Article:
You’ve ordered the mac ‘n’ cheese and you can already see it in your mind’s eye: a delicate layer of toasty, buttery bread crumbs atop just-firm-enough curls of pasta suspended in hot, cheesy creaminess. When it finally arrives, what’s in front of you looks close enough to that Platonic mac ‘n’ cheese ideal, but when you take that first bite, it’s dry -- dry as a cracker.
Bad mac ‘n’ cheese seems to have become an epidemic -- the most rampant symptoms include dryness, greasiness and stringiness. But it gets weirder: Ritz crackers for topping, crab and tomatoes mixed in, errant wasabi. The bad aftertaste of so much disappointing mac ‘n’ cheese is long-lingering, and it provokes the question: What’s up with all the terrible macaroni and cheese in this town?
Macaroni and cheese is a simple pleasure, so why spike it with jalapeno peppers, make it with smoked Gouda or deep-fry it? And because it’s the ultimate comfort food, it’s just that much more perturbing when a sorry mac ‘n’ cheese lands on your placemat.
It was oh so retro
A few years ago, Los Angeles underwent a veritable mac ‘n’ cheese renaissance. It was the retro dish of the moment, and now, every trendy restaurant with or without a velvet rope has mac ‘n’ cheese on the menu. Maybe that’s why chefs are inclined to differentiate their versions by adding lobster (no, thanks) or plopping seared tuna on top (yes, it’s true) or using esoteric cheeses (cheddar will do), or by tacking on adjectives such as “ultimate” or “best.”
But don’t fall for it; beware the “Killer Mac ‘n Cheese” or “Our Famous Mac & Cheese.” The “Killer Mac ‘n Cheese” at Tart, the restaurant at the Farmer’s Daughter hotel in West Hollywood, has a sticky-smooth orange paste of a sauce, which often means just one thing: processed cheese. “You need a Velveeta cheese product in it; otherwise it comes out dry,” says Tart general manager Robert Rabine. “The Velveeta is the key.”
Rabine is correct in one sense: The processing denatures the proteins in the cheese, which means it doesn’t clump when it melts, but the resulting texture isn’t necessarily pleasant, and the sacrifice is flavor -- which is a big sacrifice. What’s more, “Killer Mac ‘n Cheese” is topped with Ritz crackers, which, by the way, don’t stay crisp when exposed to hot cheese sauce.
The “Our Famous Mac & Cheese” at the Belmont in West Hollywood is made with crab, bacon, scallions, tomatoes, smoked mozzarella, smoked Gouda and Swiss cheese. But why? It doesn’t even taste like mac ‘n’ cheese, just a bad pasta dish. Others (OK, so they work for the restaurant) would disagree: “I tell people this is the mac ‘n’ cheese that might change your life,” says Belmont manager Paul Boomhower. “It’s gonna make tomorrow brighter, it’s gonna make the smog go away. It’s absolutely phenomenal.” It’s certainly a phenomenon.
And smoked Gouda? It shows up in more than one mac ‘n’ cheese around town, including the one at the newly opened Holly’s West in Santa Monica. Smoked Gouda may be great with an apple and some nice walnut bread, but it has no place in my mac ‘n’ cheese.
Neither do seared slabs of bigeye tuna, or even truffle oil. At Ocean and Vine in Santa Monica, cheddar and fontiago (a mixture of Fontina and asiago) are used for the sauce, with pieces of rare tuna placed on top. Rare fish with hot cheddar cheese just isn’t all that appetizing.
Iron chef Kerry Simon at Simon L.A. puts a little truffle oil in his macaroni and cheese. “Why not?” Simon says. “It was an experiment and it worked.” (The amazing macaroni and cheese popularized by Bill Bracken, former chef at the Belvedere in Beverly Hills’ Peninsula Hotel, had crushed black truffles in it.) It would be rude to tell Simon to keep experimenting. Meanwhile, when the kitchen mixes up the wasabi and the truffle oil, it’s a bit of a shocker.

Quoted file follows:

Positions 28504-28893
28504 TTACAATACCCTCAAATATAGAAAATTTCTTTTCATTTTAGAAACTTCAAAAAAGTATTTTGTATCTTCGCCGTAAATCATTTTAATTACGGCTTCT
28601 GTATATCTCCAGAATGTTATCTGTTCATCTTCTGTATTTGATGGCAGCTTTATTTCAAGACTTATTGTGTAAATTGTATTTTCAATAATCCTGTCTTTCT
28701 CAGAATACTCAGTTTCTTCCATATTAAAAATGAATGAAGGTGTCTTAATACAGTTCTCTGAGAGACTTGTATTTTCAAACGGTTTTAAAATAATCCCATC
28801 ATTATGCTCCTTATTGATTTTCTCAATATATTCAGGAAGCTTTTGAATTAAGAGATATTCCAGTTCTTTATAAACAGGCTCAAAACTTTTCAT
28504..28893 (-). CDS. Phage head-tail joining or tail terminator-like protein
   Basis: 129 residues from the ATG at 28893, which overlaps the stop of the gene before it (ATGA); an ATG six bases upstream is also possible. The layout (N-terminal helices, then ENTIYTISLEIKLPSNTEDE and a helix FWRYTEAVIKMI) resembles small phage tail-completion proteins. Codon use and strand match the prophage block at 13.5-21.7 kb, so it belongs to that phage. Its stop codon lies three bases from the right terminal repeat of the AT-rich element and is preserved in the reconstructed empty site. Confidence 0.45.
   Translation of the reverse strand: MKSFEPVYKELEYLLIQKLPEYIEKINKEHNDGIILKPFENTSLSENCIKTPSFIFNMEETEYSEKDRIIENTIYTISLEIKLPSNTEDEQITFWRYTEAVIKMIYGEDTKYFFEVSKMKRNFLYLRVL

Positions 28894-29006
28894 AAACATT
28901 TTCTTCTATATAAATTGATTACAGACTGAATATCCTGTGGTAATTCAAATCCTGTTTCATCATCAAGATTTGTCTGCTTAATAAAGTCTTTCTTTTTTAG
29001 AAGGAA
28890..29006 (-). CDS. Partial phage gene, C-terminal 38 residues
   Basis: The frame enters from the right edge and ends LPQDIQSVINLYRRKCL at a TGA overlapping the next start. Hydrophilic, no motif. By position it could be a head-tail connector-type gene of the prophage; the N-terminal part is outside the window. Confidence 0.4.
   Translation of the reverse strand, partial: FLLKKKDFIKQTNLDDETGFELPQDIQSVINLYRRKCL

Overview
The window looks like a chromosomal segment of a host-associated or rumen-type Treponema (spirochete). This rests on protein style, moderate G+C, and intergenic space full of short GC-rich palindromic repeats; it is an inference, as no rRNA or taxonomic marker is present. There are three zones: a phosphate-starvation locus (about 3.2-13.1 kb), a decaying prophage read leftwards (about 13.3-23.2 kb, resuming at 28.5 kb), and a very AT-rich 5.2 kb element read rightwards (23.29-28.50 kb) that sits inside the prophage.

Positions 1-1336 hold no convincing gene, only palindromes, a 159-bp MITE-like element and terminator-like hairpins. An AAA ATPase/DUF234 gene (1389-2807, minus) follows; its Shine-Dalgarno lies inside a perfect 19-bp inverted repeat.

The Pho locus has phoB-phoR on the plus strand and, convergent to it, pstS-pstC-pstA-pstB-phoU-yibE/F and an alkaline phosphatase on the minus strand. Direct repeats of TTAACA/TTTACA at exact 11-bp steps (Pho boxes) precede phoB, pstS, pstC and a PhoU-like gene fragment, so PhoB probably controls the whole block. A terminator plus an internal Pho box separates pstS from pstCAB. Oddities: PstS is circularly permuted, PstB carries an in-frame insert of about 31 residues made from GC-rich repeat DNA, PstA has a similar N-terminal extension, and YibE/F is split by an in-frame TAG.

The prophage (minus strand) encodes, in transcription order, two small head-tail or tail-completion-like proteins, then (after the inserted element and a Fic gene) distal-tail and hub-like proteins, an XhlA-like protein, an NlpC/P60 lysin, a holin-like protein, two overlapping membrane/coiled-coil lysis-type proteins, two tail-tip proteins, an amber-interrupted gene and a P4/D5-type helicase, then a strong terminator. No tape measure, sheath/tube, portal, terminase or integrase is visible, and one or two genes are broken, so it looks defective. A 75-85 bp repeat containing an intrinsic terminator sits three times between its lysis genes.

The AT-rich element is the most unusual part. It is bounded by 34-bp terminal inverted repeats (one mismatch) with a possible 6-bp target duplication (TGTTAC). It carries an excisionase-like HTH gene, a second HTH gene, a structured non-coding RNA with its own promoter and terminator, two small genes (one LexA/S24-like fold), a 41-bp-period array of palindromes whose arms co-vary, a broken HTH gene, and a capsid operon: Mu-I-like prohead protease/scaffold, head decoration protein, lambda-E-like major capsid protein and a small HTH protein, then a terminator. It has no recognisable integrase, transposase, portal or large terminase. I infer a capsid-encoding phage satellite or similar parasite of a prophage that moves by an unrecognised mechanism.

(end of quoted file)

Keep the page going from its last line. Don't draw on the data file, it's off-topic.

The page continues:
Speaking of experiments, at the recently opened Liberty Grill downtown, executive chef Twain Schreiber fries up balls of macaroni and cheese. Schreiber, who is from England via South Africa, says, “I’ve realized that Americans like everything fried, and they love macaroni and cheese. So why not combine the two together?” Well, because.... Still, it’s his bestselling appetizer, he says.
Properly made, plain old macaroni and cheese can be transcendent. It should be lush with lots of cheesy sauce, and the pasta should be firm and substantial. There should be just enough toasted bread crumbs to give it some crispness (but nobody wants a mouthful of panko). It couldn’t be easier to achieve.
So why, at so many restaurants, is it grainy or greasy or gooey? Why do so many professionally made sauces separate, leaving small pools of a milky substance at the bottom of the dish? Who forgot to put the cheese in the bechamel sauce? Who left off the bread crumb topping? How can you give us pasta that’s slippery, soft or broken? Where is the integrity? Where is the love?
Truly, it’s not so hard. To start, you make a bechamel sauce by first making a roux (cooking butter and flour together until the flour loses its raw taste), then adding milk, a little nutmeg, cayenne, dry mustard and a bay leaf. A traditional bechamel, cooked for about 30 minutes (much longer than a quick bechamel), melds the ingredients together and deepens the flavor. To that you add tangy, mild cheddar and nutty Gruyere. Pour it over cooked macaroni or big shells that cup the cheese sauce so that when you bite into the mac ‘n’ cheese, you get a rush of cheesiness. A judicious amount of panko bread crumbs and some extra cheese provide the perfect crunchy-but-not-impenetrable topping. And then a little extra cream drizzled around the sides before the pan goes into the oven ensures nicely crisp edges.
Eighty-six the crab.